Comparing Job Quality in Logging and Forestry Services in Oregon
Abstract:As logging employment continues to decline and forestry service employment grows, as they have over the past several decades, it is increasingly important to understand the relative quality of jobs in these two sectors. This study compares wages and job durability of loggers and forestry service workers in Oregon using unemployment insurance data. Using multiple wage measures (hourly, annual, and outside wages) and multiple job durability measures (employer changes, outside employment, seasonality, quarterly hours worked, and retention), this study finds that loggers typically earn more and have more durable jobs than forestry service workers.
Document Type: Research Article
Publication date: September 1, 2007
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- The Journal of Forestry is the most widely circulated scholarly forestry journal in the world. In print since 1902, the Journal has received several national awards for excellence. The mission of the Journal of Forestry is to advance the profession of forestry by keeping forest management professionals informed about significant developments and ideas in the many facets of forestry: economics, education and communication, entomology and pathology, fire, forest ecology, geospatial technologies, history, international forestry, measurements, policy, recreation, silviculture, social sciences, soils and hydrology, urban and community forestry, utilization and engineering, and wildlife management. The Journal is published bimonthly: January, March, May, July, September, and November.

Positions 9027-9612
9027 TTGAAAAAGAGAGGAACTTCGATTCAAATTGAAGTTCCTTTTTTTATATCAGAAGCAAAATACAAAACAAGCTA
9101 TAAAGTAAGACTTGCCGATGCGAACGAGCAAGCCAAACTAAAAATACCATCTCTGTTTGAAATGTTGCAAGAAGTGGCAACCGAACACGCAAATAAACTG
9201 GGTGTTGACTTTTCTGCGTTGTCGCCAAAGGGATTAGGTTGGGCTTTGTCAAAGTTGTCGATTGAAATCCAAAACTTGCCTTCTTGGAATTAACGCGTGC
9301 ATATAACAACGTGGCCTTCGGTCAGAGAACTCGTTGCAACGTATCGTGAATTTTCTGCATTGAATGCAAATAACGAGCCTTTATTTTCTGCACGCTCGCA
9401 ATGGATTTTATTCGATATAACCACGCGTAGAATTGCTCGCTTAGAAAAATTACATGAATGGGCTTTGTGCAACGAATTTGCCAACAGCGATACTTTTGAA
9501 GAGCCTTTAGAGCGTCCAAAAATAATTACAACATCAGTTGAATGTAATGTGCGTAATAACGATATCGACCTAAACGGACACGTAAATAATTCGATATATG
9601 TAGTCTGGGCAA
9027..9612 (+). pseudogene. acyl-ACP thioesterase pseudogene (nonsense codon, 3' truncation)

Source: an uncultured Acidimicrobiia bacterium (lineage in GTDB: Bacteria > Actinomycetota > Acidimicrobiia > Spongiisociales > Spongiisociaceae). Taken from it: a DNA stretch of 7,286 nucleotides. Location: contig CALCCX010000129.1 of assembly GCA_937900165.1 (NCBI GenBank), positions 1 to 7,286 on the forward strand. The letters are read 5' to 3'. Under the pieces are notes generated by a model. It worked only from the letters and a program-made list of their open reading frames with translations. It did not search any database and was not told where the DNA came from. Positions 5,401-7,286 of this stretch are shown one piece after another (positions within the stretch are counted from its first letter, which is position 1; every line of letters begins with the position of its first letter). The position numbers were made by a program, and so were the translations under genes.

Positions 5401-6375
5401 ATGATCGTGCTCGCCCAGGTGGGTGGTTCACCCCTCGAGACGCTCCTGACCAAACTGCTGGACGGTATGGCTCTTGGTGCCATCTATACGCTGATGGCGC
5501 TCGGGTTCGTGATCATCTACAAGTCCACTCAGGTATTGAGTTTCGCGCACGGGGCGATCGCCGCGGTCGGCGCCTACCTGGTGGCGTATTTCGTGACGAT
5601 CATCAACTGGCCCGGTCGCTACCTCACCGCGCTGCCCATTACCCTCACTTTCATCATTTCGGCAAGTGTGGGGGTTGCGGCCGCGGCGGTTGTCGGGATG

2015 Impact Factor: 1.476
Ranking: 22 of 66 in forestry
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